What about the association of treatment coverage with new infections? It is well-established that assiduous adherence to ART can suppress HIV to undetectable levels, thereby preventing transmission of the virus from an infected person to an uninfected sex partner. (See discussion of HPTN 052 here.)  However, whether a country’s AIDS treatment expansion would cause a reduction in new infections at the population level is harder to establish. The US President’s Emergency Plan for AIDS Response (PEPFAR) and other donors are funding three expensive long-running trials to test this hypothesis. In the meantime, if we are to believe the negative slopes of the regression lines fitted to the infection rates (green lines) in Figure 1, the answer is affirmative. In other words, despite the fact that many AIDS patients who are on treatment do not have a suppressed viral load—and can therefore still infect others—and that some people on treatment might engage in risky sexual behaviors thinking they cannot pass on the virus, the negative association between treatment and new infections suggests that, on average, countries with higher treatment coverage have indeed experienced lower infection rates at the population level. Furthermore, the data shows no sign of diminishing prevention benefits at higher coverage levels. Therefore, a conservative projection to the 81 percent coverage target is that countries will push their rates of new infection lower than have ever been observed in Africa (as illustrated by the dashed green lines).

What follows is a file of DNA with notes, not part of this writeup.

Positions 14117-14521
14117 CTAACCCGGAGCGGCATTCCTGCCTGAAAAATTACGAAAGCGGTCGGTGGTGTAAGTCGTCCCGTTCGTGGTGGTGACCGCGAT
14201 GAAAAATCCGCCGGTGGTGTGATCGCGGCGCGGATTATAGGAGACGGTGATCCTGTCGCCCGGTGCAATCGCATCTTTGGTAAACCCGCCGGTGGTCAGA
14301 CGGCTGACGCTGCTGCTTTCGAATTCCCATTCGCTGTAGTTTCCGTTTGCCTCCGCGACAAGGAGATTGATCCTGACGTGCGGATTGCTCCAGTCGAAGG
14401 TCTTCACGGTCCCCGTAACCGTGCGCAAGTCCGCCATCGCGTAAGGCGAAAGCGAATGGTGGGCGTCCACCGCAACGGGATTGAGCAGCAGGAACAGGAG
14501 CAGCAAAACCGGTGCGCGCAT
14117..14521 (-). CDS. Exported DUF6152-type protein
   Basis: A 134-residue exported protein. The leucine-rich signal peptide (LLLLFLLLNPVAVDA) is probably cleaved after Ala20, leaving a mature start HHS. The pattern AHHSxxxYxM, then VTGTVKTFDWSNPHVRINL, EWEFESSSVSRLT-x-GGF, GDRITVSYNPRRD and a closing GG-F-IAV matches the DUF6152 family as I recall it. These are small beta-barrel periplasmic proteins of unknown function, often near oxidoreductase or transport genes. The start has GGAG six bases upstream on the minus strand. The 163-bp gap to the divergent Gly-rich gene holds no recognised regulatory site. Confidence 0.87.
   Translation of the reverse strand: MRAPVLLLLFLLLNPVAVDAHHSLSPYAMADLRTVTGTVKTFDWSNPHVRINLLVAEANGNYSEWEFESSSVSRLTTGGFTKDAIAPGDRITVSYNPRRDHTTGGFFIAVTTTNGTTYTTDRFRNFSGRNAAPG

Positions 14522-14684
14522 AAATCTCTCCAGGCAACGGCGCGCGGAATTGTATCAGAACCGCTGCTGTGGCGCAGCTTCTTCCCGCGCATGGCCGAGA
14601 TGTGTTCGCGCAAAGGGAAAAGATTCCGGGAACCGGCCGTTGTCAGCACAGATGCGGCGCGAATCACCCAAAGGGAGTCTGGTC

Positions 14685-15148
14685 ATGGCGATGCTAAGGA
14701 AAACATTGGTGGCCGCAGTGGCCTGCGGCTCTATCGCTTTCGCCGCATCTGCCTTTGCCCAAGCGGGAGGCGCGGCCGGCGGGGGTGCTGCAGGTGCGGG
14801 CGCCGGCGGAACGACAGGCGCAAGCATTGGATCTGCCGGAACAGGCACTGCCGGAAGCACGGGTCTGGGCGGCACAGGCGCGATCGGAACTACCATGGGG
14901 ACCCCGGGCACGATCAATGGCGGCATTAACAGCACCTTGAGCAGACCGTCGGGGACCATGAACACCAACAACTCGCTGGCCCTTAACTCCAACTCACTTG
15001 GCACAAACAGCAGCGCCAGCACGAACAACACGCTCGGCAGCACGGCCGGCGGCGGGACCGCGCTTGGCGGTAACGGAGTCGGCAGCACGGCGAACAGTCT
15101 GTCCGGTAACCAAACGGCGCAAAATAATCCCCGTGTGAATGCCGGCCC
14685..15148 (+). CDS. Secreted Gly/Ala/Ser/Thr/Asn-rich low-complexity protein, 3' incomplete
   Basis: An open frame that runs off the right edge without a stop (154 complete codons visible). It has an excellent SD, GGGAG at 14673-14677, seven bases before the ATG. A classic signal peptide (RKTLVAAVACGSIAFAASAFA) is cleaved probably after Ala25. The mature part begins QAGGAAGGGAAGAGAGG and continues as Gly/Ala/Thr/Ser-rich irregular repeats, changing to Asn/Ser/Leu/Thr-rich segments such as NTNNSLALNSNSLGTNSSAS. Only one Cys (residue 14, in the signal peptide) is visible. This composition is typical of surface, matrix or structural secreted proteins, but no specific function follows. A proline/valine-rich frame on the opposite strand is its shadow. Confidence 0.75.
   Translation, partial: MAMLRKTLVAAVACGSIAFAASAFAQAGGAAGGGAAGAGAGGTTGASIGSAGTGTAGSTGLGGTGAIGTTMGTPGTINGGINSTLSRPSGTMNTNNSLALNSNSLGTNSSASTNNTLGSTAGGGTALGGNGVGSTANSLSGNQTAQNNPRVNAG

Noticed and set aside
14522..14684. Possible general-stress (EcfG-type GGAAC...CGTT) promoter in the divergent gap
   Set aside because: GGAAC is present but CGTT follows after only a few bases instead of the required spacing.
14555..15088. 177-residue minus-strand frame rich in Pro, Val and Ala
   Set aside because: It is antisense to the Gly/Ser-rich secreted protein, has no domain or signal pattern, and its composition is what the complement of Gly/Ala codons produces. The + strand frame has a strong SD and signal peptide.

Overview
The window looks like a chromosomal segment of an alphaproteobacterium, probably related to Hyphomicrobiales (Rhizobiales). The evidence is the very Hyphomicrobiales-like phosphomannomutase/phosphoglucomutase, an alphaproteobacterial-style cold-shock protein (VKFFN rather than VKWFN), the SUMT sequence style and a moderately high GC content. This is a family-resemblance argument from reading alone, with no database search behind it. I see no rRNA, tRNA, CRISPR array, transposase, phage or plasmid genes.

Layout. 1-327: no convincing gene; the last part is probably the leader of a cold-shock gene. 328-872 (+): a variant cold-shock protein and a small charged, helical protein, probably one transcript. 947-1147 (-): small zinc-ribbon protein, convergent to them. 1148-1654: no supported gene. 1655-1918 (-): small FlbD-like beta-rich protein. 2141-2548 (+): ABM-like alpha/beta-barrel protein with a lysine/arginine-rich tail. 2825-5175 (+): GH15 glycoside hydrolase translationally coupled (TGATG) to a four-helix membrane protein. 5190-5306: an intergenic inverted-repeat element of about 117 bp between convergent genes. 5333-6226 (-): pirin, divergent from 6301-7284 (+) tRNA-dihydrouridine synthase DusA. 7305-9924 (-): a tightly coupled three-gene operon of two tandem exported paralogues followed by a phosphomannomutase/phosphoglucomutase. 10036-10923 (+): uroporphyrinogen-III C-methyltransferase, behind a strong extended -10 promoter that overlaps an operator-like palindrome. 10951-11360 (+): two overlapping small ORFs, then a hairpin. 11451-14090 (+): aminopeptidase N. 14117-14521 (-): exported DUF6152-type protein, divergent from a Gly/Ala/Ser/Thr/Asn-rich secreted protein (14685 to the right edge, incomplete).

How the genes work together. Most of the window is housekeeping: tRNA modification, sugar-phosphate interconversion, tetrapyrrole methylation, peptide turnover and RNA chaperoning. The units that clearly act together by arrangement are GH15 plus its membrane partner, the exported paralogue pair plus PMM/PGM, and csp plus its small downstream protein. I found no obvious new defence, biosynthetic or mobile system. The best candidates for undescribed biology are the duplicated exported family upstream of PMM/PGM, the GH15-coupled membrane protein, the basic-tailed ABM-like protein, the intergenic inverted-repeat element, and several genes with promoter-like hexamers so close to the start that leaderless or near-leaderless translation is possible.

But will that be enough? To put an end to the AIDS epidemic, the number of new infections must be pushed even lower than the AIDS mortality rate, a milestone projected by UNAIDS that I have dubbed the “AIDS transition” and PEPFAR has called “epidemic control”. The figure shows that simply increasing treatment coverage and waiting for the projected infection reductions will still leave a substantial gap between new infections and AIDS-related deaths. At the target coverage of 81 percent, UNAIDS estimates (panel A) suggest a gap between the two rates of 1.3 percent, meaning the number of people living with AIDS would grow at 1.3 percent per year. According to IHME (panel B), the gap would be nearly twice as large, with the number living with AIDS growing at 2.3 percent per year.